Improve network performance with this open source framework

Use Pbench to predict throughput and latency for specific workloads.
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Mesh networking connected dots

In the age of high-speed internet, most large information systems are structured as distributed systems with components running on different machines. The performance of these systems is generally assessed by their throughput and response time. When performance is poor, debugging these systems is challenging due to the complex interactions between different subcomponents and the possibility of the problem occurring at various places along the communication path.

On the fastest networks, the performance of a distributed system is limited by the host's ability to generate, transmit, process, and receive data, which is in turn dependent on its hardware and configuration. What if it were possible to tune the network performance of a distributed system using a repository of network benchmark runs and suggest a subset of hardware and OS parameters that are the most effective in improving network performance?

To answer this question, our team used Pbench, a benchmarking and performance analysis framework developed by the performance engineering team at Red Hat. This article will walk step by step through our process of determining the most effective methods and implementing them in a predictive performance tuning tool.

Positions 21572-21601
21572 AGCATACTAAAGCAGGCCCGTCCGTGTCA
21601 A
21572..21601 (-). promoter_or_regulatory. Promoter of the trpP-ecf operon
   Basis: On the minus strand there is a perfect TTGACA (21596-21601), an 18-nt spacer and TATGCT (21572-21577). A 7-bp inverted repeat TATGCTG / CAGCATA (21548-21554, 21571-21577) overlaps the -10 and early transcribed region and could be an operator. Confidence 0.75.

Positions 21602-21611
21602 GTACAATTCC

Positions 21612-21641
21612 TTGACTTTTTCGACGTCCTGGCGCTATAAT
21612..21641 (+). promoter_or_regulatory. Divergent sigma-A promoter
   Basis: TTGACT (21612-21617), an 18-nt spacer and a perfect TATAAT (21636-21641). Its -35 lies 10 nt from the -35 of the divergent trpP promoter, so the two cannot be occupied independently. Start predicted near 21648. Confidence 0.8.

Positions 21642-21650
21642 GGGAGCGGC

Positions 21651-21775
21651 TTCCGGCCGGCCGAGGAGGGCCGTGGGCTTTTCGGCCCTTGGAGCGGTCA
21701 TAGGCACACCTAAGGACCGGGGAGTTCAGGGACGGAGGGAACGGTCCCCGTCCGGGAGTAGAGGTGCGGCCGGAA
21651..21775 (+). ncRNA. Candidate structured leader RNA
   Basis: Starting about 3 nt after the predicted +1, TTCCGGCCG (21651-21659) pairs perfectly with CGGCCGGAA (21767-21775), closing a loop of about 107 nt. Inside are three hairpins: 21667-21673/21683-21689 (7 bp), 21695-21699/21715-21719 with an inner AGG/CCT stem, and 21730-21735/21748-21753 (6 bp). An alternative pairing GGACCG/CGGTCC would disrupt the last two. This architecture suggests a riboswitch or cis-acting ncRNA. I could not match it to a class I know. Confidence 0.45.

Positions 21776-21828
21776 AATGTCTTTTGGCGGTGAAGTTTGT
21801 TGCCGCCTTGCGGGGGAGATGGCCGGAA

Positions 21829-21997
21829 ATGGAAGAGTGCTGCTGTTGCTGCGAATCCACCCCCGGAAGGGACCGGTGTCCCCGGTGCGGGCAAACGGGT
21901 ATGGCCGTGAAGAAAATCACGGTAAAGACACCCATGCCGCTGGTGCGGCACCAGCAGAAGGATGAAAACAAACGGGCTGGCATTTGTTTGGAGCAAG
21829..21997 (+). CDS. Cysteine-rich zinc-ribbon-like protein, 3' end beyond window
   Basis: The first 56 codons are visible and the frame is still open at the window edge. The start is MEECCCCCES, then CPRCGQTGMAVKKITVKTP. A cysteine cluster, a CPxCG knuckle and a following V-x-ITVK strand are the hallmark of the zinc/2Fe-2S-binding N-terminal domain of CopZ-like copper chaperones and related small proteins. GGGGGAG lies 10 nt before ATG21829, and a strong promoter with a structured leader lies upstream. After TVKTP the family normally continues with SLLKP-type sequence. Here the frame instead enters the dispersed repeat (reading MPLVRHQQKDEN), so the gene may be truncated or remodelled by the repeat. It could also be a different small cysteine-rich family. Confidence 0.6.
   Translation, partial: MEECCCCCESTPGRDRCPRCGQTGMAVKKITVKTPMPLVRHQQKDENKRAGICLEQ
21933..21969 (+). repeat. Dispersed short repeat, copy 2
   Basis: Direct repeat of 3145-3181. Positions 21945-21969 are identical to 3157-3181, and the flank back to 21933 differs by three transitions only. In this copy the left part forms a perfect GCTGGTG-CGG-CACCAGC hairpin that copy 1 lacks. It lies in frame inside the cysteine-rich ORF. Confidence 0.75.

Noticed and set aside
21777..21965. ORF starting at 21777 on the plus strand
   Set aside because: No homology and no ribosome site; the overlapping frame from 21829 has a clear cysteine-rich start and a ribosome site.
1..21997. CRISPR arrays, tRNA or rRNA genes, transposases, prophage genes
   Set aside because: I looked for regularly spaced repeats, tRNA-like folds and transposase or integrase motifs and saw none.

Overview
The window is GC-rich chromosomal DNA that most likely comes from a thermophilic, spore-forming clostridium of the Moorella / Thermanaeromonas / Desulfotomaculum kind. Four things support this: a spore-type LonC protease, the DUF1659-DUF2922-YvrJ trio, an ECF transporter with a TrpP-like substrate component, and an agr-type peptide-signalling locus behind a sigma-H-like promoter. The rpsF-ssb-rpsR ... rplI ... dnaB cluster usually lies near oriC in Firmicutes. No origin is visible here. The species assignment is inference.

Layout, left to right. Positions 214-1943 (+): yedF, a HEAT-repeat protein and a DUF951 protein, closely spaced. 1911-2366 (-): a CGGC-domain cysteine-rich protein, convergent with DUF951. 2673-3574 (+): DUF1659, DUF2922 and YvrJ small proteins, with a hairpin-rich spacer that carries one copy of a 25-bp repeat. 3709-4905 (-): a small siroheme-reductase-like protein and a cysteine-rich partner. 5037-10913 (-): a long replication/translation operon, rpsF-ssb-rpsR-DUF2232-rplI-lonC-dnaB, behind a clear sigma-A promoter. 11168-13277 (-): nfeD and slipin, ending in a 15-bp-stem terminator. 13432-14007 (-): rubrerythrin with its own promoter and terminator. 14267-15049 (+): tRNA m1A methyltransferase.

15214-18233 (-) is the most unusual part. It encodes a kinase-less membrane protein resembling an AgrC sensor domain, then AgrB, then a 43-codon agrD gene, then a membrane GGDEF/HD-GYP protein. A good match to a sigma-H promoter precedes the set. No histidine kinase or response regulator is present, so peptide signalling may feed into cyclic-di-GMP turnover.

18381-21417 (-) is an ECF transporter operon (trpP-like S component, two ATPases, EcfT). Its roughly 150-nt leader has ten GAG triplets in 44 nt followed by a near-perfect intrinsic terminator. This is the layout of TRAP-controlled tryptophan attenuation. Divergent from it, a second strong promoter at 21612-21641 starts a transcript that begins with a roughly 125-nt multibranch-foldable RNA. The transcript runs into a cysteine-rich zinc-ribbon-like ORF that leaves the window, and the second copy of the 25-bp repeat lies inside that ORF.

What is the proposed approach?

Given a dataset of network benchmark runs, we propose the following steps to solve this problem.

  1. Data preparation: Gather the configuration information, workload, and performance results for the network benchmark; clean the data; and store it in a format that is easy to work with
     
  2. Finding significant features: Choose an initial set of OS and hardware parameters and use various feature selection methods to identify the significant parameters
     
  3. Develop a predictive model: Develop a machine learning model that can predict network performance for a given client and server system and workload
     
  4. Recommend configurations: Given the user's desired network performance, suggest a configuration for the client and the server with the closest performance in the database, along with data showing the potential window of variation in results
     
  5. Evaluation: Determine the model's effectiveness using cross-validation, and suggest ways to quantify the improvement due to configuration recommendations

We collected the data for this project using Pbench. Pbench takes as input a benchmark type with its workload, performance tools to run, and hosts on which to execute the benchmark, as shown in the figure below. It outputs the benchmark results, tool results, and the system configuration information for all the hosts.